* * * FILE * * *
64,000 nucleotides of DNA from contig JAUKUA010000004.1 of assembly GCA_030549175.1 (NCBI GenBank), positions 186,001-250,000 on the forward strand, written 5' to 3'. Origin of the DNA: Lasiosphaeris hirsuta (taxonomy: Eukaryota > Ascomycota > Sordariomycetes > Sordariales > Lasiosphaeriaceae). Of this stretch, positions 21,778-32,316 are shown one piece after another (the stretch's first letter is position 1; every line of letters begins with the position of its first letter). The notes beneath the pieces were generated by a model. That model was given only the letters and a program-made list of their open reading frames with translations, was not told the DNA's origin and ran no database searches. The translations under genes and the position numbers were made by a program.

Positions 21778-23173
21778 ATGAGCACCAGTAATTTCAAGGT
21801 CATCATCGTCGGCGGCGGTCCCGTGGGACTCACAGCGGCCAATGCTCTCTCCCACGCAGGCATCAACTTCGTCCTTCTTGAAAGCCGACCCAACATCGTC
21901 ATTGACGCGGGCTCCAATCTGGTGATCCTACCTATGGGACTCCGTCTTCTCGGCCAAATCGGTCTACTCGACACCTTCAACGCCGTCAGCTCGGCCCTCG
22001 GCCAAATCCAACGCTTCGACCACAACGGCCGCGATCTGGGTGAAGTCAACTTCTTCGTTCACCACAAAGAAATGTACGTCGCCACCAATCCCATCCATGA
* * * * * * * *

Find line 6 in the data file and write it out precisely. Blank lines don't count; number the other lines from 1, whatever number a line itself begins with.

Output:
22001 GCCAAATCCAACGCTTCGACCACAACGGCCGCGATCTGGGTGAAGTCAACTTCTTCGTTCACCACAAAGAAATGTACGTCGCCACCAATCCCATCCATGA